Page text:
FORT IRWIN, Calif. - A little inter-service rivalry isn't always a bad thing, but teamwork is even better.

Soldiers from 3-2 Stryker Brigade Combat Team, 7th Infantry Division, and airmen from 5th Air Support Operations Squadron worked together to defeat a simulated enemy during training at the National Training Center at Fort Irwin, Calif., during the month of January.

"Basically, we are here to provide close air support for the Army," said Senior Airman Jeremy Archuleta, a Cassbille, Miss., native and joint terminal attack controller.

Close air support in this case was fixed wing aircraft such as B-1 bombers, B-52s, A-10s, fighter jets and more.

"We enable the Army to have joint integration," said 1st Lt. William Palmer, a Fall Branch, Tenn., native and air liaison officer with 5th ASOS. "They know they need air support. It's a necessity of this day and age."

Palmer said that his airmen worked closely with their counterparts to coordinate fires - in this case meaning artillery, mortars, fixed wing aircraft and helicopters - to ensure the most effective means of destroying the enemy and defending their forces.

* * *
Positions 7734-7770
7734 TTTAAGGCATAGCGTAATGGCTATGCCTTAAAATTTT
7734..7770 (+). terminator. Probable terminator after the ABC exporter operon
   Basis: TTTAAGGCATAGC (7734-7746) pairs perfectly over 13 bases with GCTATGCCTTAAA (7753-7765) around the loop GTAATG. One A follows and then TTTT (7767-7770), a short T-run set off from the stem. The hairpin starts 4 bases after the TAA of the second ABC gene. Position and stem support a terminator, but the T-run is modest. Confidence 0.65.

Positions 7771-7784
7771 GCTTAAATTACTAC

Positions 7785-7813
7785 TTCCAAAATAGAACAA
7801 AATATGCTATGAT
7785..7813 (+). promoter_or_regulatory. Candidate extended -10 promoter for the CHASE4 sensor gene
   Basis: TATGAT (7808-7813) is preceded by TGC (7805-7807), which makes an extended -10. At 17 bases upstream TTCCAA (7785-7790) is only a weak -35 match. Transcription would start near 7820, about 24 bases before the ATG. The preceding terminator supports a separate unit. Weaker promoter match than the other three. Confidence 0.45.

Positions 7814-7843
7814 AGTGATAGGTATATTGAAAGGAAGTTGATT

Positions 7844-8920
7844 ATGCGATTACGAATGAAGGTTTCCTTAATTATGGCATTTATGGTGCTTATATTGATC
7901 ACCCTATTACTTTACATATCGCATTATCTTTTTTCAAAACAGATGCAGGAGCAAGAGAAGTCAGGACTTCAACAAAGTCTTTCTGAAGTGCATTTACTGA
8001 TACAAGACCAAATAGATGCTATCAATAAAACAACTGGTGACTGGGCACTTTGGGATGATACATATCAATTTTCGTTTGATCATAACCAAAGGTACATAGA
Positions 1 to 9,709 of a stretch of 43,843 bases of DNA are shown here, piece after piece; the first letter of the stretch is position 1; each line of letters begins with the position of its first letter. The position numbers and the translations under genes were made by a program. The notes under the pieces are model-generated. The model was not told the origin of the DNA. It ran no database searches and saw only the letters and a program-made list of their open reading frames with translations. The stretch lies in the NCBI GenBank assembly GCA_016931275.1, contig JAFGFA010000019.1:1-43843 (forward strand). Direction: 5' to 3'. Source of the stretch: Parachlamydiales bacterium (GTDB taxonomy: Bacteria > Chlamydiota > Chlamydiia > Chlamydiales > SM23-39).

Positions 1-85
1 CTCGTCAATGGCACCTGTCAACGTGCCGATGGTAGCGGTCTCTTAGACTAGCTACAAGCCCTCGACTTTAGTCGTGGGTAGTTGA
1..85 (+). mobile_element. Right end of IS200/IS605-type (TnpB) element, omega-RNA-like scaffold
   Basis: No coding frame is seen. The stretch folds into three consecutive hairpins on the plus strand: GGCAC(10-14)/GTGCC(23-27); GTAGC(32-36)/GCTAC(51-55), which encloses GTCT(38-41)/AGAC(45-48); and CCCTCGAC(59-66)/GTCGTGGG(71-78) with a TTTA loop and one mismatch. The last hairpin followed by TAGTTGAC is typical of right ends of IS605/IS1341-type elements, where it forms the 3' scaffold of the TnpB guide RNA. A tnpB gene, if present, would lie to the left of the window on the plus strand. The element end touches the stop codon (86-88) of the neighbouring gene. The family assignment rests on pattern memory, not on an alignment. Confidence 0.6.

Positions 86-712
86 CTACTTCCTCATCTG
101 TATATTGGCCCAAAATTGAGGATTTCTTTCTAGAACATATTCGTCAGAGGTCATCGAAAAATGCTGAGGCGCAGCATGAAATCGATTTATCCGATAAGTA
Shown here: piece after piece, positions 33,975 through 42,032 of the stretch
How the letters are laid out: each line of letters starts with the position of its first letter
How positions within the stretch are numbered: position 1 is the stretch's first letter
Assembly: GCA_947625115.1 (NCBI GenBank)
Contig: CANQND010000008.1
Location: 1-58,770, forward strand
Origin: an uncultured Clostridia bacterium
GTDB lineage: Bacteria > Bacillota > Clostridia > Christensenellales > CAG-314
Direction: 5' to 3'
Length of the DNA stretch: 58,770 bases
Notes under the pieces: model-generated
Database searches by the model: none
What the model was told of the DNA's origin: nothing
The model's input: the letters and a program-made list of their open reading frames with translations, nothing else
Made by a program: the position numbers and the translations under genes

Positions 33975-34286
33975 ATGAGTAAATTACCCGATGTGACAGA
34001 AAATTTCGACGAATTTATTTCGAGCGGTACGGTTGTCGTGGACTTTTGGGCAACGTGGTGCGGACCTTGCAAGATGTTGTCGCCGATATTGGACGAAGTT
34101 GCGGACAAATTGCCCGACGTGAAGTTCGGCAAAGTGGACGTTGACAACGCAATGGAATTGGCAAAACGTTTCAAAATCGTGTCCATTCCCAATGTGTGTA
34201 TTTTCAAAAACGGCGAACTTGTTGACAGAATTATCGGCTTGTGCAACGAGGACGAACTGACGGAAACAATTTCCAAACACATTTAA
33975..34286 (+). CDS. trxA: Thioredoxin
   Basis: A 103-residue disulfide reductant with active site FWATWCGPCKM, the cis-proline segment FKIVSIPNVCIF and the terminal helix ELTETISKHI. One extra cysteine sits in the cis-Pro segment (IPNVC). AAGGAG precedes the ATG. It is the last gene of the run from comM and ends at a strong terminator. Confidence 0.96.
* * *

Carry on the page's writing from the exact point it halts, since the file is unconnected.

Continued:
During the nearly monthlong training rotation, the airmen integrated directly into combat battalions and shared a space on the main mission command floor calling in air support and planning future operations.

"We're always aligned with Army units," Archuleta said of his unit. During past deployments, Archuleta worked with both 2-2 Stryker Brigade Combat Team and 4-2 Stryker Brigade Combat Team doing a similar mission.

Although his job is to call in close air support and guide them to a target, Archuleta, a five-year Air Force veteran, has never had the opportunity to do it on the scale that is available at NTC.

"It's my first time for force on force," said Archuleta, who had only called in aircraft to support counterterrorism operations in the past. "It's my first time sending an aircraft against the main body of an enemy."

During one particularly heated battle, Archuleta called in a B-52 bomber and lead it directly over the main portion of the enemies armored attack force, incapacitating 40 vehicles and halting their advance.

"The Air Force assets allow us a means of striking deep targets," said Capt. Christ Farrington, a Pownal, Maine, native and battle captain with 3-2 SBCT, who is responsible for overseeing the battle as it unfolds.

Farrington, who had only worked with the Air Force on a limited scale before this, was impressed with the damage they were able to cause against the enemy.

"They love what we do," said Archuleta, of his Army counterparts. "They liked what we brought to the fight. They try to integrate us as much as possible."

While this joint exercise will by no means end the friendly inter-service rivalries that the military has come to love, it is a step toward integrating all available assets to destroy an enemy and ensure victory.